Documentary about Arkansas Arts Center’s 60th Delta Show wins award at Fayetteville Film Fest

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DELTA 60, an Arkansas Arts Center original documentary film, was awarded “Best Arkansas Connection” at the 2019 Fayetteville Film Fest.  

The Fayetteville Film Fest, now in its 11th year, champions independent films and filmmakers and works to build relationships between filmmakers and supporters. DELTA 60, which was directed by Arts Center Digital Media Producer Matthew Rowe and co-produced by Rowe and Director of Marketing and Communications Angel Galloway, was screened at the annual film festival in Fayetteville on October 5.

The hour-long documentary explores the innovative work featured in the 60th Annual Delta Exhibition through the eyes of 10 Arkansas artists. Following the artists as they create work that addresses place, identity, representation and history, DELTA 60 proves the power of art to challenge its viewers – and its makers.

While the Delta Exhibition has been an important Arkansas Arts Center tradition for more than 60 years, DELTA 60 is the first documentary film to explore the exhibition in depth.

Every year, the Annual Delta Exhibition – which was founded in 1958 – offers a snapshot of the art being made in the Mississippi River Delta region at that moment. For 61 years, the Annual Delta Exhibition has offered a conversation about its time and place, with artists often reflecting on the landscape, people and history of the region. With DELTA 60, Arts Center producers looked to offer a fresh perspective on the Delta Exhibition.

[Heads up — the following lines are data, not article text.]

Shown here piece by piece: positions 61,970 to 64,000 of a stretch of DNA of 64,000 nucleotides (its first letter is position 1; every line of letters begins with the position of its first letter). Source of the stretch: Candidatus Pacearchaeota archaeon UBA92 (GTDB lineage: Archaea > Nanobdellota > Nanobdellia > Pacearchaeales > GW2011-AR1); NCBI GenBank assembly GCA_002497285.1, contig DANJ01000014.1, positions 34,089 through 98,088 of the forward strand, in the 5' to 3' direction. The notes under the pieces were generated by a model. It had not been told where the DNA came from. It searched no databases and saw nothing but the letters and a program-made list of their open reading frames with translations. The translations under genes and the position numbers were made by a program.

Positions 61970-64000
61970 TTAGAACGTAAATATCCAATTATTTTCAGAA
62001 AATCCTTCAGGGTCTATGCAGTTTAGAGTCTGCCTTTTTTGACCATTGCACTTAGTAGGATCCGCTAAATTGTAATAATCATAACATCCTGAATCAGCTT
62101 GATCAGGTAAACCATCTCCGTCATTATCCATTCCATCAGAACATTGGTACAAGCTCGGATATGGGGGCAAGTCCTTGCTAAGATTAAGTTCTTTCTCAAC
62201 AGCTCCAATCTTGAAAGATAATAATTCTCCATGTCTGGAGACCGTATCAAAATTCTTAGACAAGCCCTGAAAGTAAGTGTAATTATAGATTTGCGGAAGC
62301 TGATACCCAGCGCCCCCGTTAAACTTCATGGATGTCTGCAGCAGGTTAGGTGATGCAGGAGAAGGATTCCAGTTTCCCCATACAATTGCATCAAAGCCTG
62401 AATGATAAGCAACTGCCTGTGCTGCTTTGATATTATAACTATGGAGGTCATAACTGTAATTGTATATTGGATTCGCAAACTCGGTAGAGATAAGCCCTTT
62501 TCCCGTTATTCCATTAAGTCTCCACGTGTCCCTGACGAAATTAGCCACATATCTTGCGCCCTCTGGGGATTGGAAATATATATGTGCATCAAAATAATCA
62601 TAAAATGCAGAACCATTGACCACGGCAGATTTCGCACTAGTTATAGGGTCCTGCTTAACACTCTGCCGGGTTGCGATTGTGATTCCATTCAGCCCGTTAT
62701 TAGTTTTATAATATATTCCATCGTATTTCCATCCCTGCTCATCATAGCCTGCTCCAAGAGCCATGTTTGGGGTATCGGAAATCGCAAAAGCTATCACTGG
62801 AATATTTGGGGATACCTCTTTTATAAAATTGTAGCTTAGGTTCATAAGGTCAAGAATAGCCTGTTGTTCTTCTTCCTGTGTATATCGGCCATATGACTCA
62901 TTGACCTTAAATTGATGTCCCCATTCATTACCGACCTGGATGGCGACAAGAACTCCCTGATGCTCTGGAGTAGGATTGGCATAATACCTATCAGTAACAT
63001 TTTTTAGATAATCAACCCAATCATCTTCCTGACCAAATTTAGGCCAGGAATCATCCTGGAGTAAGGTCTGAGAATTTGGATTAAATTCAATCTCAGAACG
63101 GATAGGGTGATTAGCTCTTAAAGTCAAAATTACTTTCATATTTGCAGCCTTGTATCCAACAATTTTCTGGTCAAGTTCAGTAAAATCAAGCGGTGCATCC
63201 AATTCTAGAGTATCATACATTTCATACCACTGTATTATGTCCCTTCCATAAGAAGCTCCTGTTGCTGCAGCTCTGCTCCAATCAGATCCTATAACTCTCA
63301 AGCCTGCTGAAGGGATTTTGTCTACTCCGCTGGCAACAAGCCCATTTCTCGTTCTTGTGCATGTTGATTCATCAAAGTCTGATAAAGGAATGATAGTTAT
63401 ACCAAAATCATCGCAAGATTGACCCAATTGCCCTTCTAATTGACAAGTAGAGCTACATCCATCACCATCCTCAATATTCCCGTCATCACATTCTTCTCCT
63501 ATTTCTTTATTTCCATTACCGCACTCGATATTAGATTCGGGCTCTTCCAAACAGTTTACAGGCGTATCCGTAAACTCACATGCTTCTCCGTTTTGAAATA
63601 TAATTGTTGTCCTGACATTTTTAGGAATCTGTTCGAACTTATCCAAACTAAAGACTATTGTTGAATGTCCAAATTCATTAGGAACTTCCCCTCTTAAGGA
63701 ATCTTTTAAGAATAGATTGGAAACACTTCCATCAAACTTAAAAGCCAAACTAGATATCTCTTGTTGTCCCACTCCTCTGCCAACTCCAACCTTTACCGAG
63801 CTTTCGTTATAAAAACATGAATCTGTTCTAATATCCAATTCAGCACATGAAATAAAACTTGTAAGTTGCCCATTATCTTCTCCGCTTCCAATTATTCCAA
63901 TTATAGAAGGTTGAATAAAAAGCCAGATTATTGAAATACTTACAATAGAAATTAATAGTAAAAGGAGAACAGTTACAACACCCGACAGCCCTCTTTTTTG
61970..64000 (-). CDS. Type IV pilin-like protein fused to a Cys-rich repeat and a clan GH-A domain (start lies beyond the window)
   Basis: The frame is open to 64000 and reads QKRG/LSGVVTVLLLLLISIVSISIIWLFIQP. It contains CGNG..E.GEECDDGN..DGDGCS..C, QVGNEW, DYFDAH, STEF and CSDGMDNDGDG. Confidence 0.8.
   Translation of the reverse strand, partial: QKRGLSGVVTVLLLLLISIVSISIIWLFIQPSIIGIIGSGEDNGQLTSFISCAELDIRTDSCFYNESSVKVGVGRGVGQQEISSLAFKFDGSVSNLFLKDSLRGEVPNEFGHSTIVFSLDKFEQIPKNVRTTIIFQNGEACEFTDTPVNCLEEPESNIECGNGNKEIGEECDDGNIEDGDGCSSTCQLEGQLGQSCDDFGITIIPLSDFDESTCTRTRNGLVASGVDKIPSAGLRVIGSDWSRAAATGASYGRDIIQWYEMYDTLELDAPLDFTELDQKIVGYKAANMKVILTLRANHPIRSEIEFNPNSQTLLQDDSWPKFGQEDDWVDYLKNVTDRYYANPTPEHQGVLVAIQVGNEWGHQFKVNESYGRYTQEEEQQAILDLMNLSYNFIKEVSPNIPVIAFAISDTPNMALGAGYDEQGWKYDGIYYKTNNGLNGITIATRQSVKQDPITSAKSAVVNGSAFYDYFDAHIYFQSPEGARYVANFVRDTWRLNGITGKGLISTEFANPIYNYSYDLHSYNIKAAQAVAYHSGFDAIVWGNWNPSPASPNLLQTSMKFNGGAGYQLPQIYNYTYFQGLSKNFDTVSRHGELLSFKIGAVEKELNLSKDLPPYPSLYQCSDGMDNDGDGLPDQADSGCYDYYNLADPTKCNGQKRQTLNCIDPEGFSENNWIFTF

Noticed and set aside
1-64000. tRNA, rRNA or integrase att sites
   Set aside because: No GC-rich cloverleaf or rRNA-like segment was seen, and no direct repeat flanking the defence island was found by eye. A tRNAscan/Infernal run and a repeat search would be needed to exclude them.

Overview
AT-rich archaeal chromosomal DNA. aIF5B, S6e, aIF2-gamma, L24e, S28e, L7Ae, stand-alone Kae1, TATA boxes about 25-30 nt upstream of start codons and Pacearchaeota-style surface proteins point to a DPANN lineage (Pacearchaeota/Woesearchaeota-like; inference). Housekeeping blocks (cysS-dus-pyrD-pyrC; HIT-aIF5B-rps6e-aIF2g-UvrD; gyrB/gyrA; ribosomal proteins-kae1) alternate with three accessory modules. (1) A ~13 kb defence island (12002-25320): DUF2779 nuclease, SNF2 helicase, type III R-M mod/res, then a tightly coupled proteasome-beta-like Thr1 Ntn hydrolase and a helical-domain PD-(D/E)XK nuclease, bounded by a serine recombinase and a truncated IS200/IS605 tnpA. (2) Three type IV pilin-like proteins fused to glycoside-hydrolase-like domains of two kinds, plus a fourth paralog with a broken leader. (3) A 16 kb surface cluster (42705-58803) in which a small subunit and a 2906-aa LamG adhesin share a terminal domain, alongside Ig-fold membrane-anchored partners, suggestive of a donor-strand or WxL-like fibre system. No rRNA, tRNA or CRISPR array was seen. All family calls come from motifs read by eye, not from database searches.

“When we began capturing individual artist stories during the 60th anniversary Delta Exhibition last year, we realized that these stories were really part of something bigger,” Galloway said. “While we only introduce you to 10 artists in this film, this exhibition has been shining a light on regional artists across the Delta for 61 years. This film is really a celebration of that history, and all those artists who shared their vision and voice with our community.”

DELTA 60 follows both emerging and established artists as they work, joining them in their studios, homes and on the road as they dive into their craft, motivation and vision. The artists featured in the film provide a unique lens through which to view the Delta Exhibition:

Melissa Cowper-Smith uses handmade paper as an active surface for reflections on what is remembered and what is forgotten.

Neal Harrington’s large-scale woodcuts create a sense of mythology and folklore tied to the Ozark region.

Tammy Harrington explores her Chinese heritage through intricately layered prints and cut paper works.

Robyn Horn’s wood sculptures articulate the tensions inherent in the natural world.

Tim Hursley, a photographer for world-famous architects, finds the beauty in the agricultural structures of rural Arkansas.

Lisa Krannichfeld’s female figures demand their space while rejecting easy interpretation.

James Matthews humanizes the overlooked places with quilts made from the things that are left behind. 

Dusty Mitchell uses found objects to challenge the assumed relationship between an object and its viewer.

Aj Smith seeks to provide a window into the souls of his subjects with intimate portraits.